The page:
In his book, Selfish Reasons to Have Kids: Why Being a Great Parent Is Less Work and More Fun Than You Think, U.S. economist Bryan Caplan explores one of the big modern conundrums. We spend a lot more time on parenting than previous generations - and yet we seem to enjoy it so much less.
He adds that "investment parenting" - music classes, organized sports and educational games - doesn't really translate into much when kids become adults. Instead, we should let our kids drop hockey, watch a little TV and spend some quality time with a babysitter. We might like our lives enough to actually have more kids. The Globe spoke to Mr. Caplan, the father of eight-year-old twins and an 18-month-old, in Fairfax, Va., about his contrarian theory.
Are you saying that we should all have a lot of kids?
Not all, no. If you just don't like kids and they have no appeal to you, really I don't have much to say to you and I'm cool with that. I'm not trying to push a lifestyle on everyone. What I'm trying to say is, if you are a person who likes the idea of kids, being a great parent is less work and more fun that you think. Right now, parents are "overcharging" themselves for each kid.
You use a lot of economics lingo. Is it really a cost-benefit analysis?
Parents all over the world weigh whether or not to have another child: How much are we suffering now? People say they don't want to take on an extra kid, even though the idea is attractive. If you're tired and stressed out, it's not a lot of fun.
Do we just assume parenting is hard?
People often act like there's only one possible, responsible, conceivable way to raise their kids and any other way is terrible and will lead to disaster. The actual research says that's wrong - the results are pretty flat. You have a lot more wiggle room than you think.
So you question the whole role of nurture?
You need to look at adopted kids - that actually does measure how much parents matter and how much heredity matters. Another approach is using twin studies, where you compare identical to fraternal twins. Once you've measured the effect of heredity, you can measure how much room is left over for parents to matter.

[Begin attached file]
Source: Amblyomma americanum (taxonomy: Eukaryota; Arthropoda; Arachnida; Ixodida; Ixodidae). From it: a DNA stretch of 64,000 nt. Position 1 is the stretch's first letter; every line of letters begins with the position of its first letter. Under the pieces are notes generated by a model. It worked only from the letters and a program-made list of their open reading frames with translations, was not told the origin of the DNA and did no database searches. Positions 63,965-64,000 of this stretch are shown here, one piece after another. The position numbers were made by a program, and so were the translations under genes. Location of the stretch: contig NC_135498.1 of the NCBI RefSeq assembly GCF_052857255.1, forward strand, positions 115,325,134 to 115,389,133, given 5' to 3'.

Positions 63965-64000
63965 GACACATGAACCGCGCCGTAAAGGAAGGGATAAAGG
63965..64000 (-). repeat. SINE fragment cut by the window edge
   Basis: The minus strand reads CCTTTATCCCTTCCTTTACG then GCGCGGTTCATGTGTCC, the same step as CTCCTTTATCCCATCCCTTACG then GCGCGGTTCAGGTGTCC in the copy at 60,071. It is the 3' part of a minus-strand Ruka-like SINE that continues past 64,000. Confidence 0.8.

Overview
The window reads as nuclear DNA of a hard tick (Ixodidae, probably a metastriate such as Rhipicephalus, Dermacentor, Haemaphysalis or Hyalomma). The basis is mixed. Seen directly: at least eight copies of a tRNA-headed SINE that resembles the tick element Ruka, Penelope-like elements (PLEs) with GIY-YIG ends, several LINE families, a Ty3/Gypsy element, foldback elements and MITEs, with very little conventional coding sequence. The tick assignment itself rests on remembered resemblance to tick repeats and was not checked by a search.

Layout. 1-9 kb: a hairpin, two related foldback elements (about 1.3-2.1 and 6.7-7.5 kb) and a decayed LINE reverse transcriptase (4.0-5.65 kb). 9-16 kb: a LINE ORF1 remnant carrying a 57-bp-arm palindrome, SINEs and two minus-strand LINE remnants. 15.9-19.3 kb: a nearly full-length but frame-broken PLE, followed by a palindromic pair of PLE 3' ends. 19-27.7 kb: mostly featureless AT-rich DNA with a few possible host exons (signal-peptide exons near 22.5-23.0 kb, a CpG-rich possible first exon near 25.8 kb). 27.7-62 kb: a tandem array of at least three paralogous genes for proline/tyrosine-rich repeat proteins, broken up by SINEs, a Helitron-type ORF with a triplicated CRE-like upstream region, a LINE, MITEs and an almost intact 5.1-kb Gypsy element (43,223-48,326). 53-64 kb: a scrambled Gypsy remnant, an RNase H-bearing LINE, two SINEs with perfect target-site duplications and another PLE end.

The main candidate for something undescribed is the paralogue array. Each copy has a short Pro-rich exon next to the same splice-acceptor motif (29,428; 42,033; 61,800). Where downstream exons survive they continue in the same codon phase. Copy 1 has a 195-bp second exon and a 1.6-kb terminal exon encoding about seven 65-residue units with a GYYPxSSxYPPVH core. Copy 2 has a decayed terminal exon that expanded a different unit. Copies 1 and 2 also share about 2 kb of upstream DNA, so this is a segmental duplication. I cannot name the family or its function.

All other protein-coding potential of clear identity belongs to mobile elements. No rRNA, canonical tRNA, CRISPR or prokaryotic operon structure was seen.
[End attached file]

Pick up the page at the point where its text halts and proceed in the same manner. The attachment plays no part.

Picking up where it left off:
And how much room is there?
A lot less than people think. Both twin and adoption research for most traits say that parents' long-run effects range from small to zero for a wide range of outcomes that parents care about, like health and success. For life expectancy, you see no effect of parenting. You might say, 'Well, who thought parents affected life expectancy?' Parents can nag you all they want [about not smoking, not drinking] but when you're an adult you're going to do your own thing.
What about all the things we do to stimulate our kids' brains?
Intelligence has been studied in great detail. Studies have shown that you can increase kids' intelligence when they're young, but by the time kids are 12 the effect disappears.
Are there any exceptions?
Parenting does affect when girls, not boys, first have sex. Parents have a big effect over what religion and political party you say you belong to, although much less on how religious you feel in your heart, how much you go to church as an adult, your views on public policy or whether you vote.
But the rest is not all genetic, is it?
My first two are identical twins and they're raised together and they're different in every interesting way. (You bring in the third kid and you see, wow, my twins are really similar to each other.) Yet, it's not the upbringing. This is a standard finding for any interesting trait. You see a moderate to large effect of genes and then a zero to small effect of upbringing. And then a big question mark.
What is the X-factor?
Philosophically, I'm a big believer in free will and I think that's a lot of what's going on. Two people can have everything the same and one will go down the right path and one will choose the wrong path.
So, then, why be a good parent?
The most meaningful effect that parents have is on how your kids see and feel about and remember them. This really is a long-lasting effect. What's sad to me is that parents put so much energy into moulding their child and saying, "I'm your parent, not your friend. I'm willing to be the bad guy." They get little or no payoff for their suffering, but they do wind up messing up the relationship in a lot of cases.
How would you steer readers who are on the fence about more kids?
Step one is make your life better now and see if you have enough energy to want to have another one. There was a recent media story about soccer as a contraceptive. Two parents, two kids, two sets of practices and games and they're debating a third kid, thinking "How are we going to do it?" The piece said, "Of course we couldn't not have the kid in soccer because he's going to be obese and won't learn team spirit and discipline."
You know what? Actually,soccer is not vital for developing those things. They'll emerge on their own. If kids aren't that thrilled about soccer, it's an easy choice to drop it. If they really do like soccer, I'd say how about moving to a less competitive league? Just make a moderate adjustment to make your life more bearable.
This interview has been condensed and edited.Report Typo/Error